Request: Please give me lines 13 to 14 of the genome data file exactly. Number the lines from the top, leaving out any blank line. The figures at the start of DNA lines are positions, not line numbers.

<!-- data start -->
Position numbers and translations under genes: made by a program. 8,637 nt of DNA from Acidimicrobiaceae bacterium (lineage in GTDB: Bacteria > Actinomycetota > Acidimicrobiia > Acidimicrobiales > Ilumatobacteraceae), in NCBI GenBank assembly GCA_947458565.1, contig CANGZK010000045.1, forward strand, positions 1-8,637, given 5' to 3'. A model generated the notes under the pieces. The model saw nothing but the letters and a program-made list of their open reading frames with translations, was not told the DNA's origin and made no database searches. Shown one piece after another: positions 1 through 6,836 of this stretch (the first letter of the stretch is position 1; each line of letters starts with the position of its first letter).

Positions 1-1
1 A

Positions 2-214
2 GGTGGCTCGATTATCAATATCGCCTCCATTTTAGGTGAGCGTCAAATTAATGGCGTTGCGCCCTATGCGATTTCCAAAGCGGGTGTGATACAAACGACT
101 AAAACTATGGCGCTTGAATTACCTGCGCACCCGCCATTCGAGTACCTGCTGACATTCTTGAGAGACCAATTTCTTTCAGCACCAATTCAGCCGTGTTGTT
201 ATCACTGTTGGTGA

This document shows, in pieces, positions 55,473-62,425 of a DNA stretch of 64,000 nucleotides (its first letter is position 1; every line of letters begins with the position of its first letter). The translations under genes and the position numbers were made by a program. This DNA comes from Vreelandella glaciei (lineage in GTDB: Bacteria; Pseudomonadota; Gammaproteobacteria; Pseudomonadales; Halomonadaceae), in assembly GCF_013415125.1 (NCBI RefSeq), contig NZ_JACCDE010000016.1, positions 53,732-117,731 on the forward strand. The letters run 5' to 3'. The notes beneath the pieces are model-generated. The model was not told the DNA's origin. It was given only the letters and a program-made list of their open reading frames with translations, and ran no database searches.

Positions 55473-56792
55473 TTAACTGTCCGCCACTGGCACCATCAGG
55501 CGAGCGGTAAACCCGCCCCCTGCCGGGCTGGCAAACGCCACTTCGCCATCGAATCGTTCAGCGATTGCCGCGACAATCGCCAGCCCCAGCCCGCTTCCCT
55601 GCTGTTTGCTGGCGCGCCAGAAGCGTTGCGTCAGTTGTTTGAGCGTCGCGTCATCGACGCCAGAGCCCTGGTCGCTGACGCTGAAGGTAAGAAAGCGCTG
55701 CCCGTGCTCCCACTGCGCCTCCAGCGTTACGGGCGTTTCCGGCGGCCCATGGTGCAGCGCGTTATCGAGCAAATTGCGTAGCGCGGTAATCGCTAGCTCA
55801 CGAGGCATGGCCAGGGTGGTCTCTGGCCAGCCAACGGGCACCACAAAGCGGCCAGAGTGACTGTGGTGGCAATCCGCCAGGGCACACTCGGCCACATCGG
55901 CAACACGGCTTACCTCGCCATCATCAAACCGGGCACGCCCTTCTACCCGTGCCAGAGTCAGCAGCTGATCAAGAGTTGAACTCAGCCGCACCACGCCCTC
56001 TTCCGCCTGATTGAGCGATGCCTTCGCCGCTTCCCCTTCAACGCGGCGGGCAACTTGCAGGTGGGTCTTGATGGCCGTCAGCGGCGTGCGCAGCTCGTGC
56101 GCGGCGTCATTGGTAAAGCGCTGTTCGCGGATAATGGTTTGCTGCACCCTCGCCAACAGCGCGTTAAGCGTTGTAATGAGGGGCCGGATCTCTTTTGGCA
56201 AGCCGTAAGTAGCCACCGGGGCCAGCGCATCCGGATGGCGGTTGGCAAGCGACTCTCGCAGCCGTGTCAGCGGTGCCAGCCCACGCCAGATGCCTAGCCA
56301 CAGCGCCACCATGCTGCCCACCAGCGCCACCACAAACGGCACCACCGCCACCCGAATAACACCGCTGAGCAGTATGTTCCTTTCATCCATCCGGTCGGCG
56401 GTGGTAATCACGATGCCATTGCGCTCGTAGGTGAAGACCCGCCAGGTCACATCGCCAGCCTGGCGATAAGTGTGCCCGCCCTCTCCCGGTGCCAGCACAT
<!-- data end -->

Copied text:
55701 CCCGTGCTCCCACTGCGCCTCCAGCGTTACGGGCGTTTCCGGCGGCCCATGGTGCAGCGCGTTATCGAGCAAATTGCGTAGCGCGGTAATCGCTAGCTCA
55801 CGAGGCATGGCCAGGGTGGTCTCTGGCCAGCCAACGGGCACCACAAAGCGGCCAGAGTGACTGTGGTGGCAATCCGCCAGGGCACACTCGGCCACATCGG